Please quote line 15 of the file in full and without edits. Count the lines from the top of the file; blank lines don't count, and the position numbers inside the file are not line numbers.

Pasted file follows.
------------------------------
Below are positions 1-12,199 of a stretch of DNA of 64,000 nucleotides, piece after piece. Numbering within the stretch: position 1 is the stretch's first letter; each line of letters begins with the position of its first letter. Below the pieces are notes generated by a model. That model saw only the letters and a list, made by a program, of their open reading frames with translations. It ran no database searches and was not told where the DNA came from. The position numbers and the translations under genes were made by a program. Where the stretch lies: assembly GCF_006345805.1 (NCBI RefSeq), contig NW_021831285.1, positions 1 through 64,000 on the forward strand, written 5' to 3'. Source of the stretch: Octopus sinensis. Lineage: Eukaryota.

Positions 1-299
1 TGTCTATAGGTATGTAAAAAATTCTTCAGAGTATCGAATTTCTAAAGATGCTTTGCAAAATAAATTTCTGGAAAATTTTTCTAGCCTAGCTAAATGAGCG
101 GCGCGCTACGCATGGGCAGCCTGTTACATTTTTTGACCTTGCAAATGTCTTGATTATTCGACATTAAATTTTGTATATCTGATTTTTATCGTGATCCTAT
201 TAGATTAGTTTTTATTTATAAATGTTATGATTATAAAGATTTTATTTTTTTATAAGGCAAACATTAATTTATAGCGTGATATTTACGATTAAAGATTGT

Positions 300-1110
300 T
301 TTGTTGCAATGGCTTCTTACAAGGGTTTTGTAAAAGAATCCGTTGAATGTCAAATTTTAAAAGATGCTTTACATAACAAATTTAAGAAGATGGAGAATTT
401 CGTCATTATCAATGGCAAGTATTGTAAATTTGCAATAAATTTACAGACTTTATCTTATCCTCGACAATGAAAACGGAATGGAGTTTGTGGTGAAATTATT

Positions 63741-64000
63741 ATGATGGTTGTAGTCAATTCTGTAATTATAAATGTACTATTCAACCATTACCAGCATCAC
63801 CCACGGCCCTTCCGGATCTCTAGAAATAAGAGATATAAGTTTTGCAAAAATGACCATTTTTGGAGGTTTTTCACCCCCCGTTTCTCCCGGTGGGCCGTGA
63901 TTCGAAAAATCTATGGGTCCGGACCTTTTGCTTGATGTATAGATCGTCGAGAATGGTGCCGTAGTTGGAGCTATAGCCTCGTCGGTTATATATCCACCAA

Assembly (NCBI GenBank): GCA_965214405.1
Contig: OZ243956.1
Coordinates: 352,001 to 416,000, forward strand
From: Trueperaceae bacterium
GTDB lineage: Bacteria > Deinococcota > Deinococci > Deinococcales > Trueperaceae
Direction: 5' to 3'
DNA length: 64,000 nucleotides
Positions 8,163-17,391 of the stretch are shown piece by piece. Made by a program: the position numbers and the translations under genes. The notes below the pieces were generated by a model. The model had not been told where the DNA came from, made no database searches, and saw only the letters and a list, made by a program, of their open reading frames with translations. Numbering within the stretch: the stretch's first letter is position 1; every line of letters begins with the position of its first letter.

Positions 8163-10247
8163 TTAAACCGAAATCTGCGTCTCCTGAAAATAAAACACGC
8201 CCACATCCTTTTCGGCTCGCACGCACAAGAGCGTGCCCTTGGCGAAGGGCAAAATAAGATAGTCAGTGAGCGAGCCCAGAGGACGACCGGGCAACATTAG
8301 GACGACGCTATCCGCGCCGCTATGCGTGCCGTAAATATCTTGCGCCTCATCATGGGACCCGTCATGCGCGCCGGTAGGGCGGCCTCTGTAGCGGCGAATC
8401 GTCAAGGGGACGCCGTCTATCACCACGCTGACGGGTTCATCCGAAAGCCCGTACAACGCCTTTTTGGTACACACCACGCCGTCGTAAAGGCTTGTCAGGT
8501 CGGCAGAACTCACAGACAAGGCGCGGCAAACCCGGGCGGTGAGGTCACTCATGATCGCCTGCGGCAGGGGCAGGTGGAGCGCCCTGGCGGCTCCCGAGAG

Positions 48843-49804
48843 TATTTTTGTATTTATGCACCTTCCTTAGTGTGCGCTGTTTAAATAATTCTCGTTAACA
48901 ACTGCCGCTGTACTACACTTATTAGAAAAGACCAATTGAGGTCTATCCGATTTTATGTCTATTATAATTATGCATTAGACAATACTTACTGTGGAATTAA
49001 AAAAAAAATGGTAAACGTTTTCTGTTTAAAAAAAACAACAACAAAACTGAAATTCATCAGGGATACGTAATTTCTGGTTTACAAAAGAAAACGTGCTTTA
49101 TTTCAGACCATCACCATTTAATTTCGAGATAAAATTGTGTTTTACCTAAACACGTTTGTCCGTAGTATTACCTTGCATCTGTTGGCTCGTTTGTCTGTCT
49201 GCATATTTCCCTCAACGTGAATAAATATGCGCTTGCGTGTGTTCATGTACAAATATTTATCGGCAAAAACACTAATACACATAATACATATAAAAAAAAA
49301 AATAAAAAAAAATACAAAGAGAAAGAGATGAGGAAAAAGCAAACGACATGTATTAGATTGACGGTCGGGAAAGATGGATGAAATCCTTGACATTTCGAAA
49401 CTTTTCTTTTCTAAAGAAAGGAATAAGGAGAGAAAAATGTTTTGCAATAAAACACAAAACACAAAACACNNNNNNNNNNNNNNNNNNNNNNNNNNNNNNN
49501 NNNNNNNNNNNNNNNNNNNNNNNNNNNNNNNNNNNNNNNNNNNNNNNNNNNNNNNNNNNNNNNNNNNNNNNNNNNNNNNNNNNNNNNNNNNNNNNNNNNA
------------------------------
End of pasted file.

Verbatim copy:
Contig: OZ243956.1